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GameCritics.com Podcast Episode 89: A Fallout Sojourn

Our first off-week adventure takes us into the land of Fallout. A lively debate on Fallout 3 versus Fallout: New Vegas gets top billing, and then we compare the Fallout of today to the Fallout of the past, and try to find out if the old spirit still lives, Featuring Richard Nak, Chi Kong Lui, Brad Gallaway, Tim "The Gambler" Spaeth, and Darren Forman.

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The Elder Scrolls V: Skyrim—Hearthfire Review

Home is Where the Hearth is… Right?

The Elder Scrolls V: Skyrim—Hearthfire Screenshot

HIGH Hiring a steward to handle the busywork.

LOW Needing a steward to handle the busywork.

WTF The steward I hired refusing to stay on the estate!

Dawnguard... or Yawnguard?

The Elder Scrolls V: Skyrim—Dawnguard Screenshot

I just wrapped up The Elder Scrolls V: SkyrimDawnguard DLC last week, and as someone who's not a Skyrim fan at all, it… wasn't too bad.

GameCritics.com Podcast Episode 76: Listener Questions, Dawnguard, The Walking Dead--Episode Two

In this episode, Chi and Brad play Dawnguard, Richard plays League of Legends, Mike plays Demon's Souls (2 years late) and we ALL play The Walking Dead Episode Two. We also took some listener questions. Haven't you always wondered what Chi's favorite Pokémon is? WELL HERE IS THE CHANCE TO LEARN! With Chi Kong Lui, Brad Gallaway, Mike Bracken, Richard "We still hate Duck" Naik and Dylan Collins.

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ESRB Double-M, Starhawk, Chairlift, and geek artifacts

The Elder Scrolls V: Skyrim Screenshot

I don't often think about the ESRB rating system (apart from the fact that I generally support it) but my oldest son asked me a question today about the difference between ratings, and I had to pause a moment before answering.

Three reasons why The Elder Scrolls Online might be a bad idea

The Elder Scrolls Online Screenshot

Since the days of Morrowind, players and game critics alike have often described Bethesda's beloved Elder Scrolls series as "an offline MMO." The titles have had many of the elements that make Massively Multiplayer titles like World of Warcraft a huge hit, but it's never allowed for other players to come together and share the experience—until now.

Skyrim: A dirge for the Falmer

The Elder Scrolls V: Skyrim Screenshot

The Falmer are coming. You can hear guards whispering about them in Skyrim's towns. You can encounter them through their attacks on trading caravans or isolated, unlucky outposts. In the journey to Blackreach, if not before, you will encounter the Falmer. Blind and pale, they scurry through the caves beneath Skyrim, clothed and armed with chitin from their hideous insect livestock, communicating in primitive hisses. Considering only these characteristics, it would be easy to dismiss the Falmer as goblins by another name, like Mass Effect's awful Vorcha. However, the fiction surrounding the Falmer positions them as a touchstone for many of Skyrim's main ideas.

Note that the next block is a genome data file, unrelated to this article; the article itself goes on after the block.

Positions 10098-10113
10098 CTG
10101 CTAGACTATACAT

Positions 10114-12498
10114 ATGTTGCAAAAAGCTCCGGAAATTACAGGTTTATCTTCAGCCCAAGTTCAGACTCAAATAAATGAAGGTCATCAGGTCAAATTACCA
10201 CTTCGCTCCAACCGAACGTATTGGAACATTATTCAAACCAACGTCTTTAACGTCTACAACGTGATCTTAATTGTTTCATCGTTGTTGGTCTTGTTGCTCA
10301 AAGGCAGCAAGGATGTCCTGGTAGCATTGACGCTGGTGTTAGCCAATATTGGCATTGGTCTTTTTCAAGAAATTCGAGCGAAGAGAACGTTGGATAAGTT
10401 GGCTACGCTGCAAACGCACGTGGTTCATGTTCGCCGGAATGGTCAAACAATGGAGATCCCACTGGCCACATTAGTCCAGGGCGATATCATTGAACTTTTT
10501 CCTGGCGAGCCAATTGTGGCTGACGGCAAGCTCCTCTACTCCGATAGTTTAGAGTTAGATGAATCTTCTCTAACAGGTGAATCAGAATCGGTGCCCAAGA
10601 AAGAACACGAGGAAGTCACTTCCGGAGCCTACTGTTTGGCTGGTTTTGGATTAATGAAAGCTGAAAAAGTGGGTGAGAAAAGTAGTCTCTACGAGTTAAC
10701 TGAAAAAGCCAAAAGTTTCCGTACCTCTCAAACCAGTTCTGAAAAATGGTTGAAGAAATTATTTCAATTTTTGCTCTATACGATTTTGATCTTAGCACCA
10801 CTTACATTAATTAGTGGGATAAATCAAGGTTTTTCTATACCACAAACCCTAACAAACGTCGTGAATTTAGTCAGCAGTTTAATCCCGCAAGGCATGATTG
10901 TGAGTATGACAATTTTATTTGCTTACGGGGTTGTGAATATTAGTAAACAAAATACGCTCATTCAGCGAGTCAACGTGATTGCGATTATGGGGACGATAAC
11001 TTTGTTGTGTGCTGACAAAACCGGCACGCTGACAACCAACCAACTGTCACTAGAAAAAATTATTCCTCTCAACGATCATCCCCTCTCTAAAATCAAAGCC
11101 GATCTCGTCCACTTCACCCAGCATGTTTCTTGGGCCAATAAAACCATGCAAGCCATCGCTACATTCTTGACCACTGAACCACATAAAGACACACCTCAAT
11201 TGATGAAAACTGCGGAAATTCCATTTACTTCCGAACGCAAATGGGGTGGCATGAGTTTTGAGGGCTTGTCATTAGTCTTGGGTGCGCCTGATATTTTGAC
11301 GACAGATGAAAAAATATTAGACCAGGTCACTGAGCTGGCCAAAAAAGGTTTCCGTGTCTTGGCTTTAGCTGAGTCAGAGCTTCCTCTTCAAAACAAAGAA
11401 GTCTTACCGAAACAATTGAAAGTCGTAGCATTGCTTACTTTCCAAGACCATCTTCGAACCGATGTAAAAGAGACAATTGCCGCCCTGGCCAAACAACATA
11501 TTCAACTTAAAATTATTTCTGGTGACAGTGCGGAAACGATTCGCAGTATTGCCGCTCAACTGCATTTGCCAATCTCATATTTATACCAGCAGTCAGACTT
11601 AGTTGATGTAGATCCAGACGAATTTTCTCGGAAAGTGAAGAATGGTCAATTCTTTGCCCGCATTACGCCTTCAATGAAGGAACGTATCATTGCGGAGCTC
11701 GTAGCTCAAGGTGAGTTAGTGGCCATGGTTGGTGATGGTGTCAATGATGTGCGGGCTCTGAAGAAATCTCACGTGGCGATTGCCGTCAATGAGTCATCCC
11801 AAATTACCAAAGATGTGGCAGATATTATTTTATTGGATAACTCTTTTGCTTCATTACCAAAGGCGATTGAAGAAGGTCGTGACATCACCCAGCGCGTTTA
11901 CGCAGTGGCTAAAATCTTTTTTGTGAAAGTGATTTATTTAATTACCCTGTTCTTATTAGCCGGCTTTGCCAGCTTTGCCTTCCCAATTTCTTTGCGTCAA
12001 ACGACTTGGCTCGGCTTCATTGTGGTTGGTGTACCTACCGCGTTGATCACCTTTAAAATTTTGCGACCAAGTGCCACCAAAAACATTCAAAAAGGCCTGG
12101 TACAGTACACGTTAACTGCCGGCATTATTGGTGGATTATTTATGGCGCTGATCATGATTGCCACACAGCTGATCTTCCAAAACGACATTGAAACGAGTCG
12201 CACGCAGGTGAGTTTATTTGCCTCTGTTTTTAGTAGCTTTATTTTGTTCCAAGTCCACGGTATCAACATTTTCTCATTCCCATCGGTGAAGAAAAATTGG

Skyrim: The orphans, the clown and the mothers

The Elder Scrolls V: Skyrim Screenshot

When Skyrim tries to go big, it often falters due to poor writing, over-promising, or a disconnect between the story and the gameplay. The happiest exception to this trend is the Dark Brotherhood questline, which is one of the game's great successes. This is because it obeys the rules of good writing, and of good game design.

Extra Credits: Skyrim's Opening

Hmmm, criticizing The Elder Scrolls: Skyrim's opening for being lackluster compared to Call of Duty 4: Modern Warfare's now (in)famous opening? Is it fair to compare two games from two seemingly disparate genres like an open-world role-playing game and a scripted, set-piece-heavy, first-person military shooter? Maybe it isn't, but it does sound like something GameCritics would do. No wonder we like this video.

Extra Credits: Skyrim's Opening

Skyrim: The war that wasn't

The Elder Scrolls V: Skyrim Screenshot

Skyrim is a huge and uneven game, and I will be discussing many of its high points. In the spirit of getting the bad news out first, however, I want to discuss the game's secondary quest, concerning the civil war between the Imperial Legion and the Stormcloaks led by Jarl Ulfric of Windhelm. There is much to admire in the way this quest is set up, but as a world element and gameplay series it falls short in several respects.

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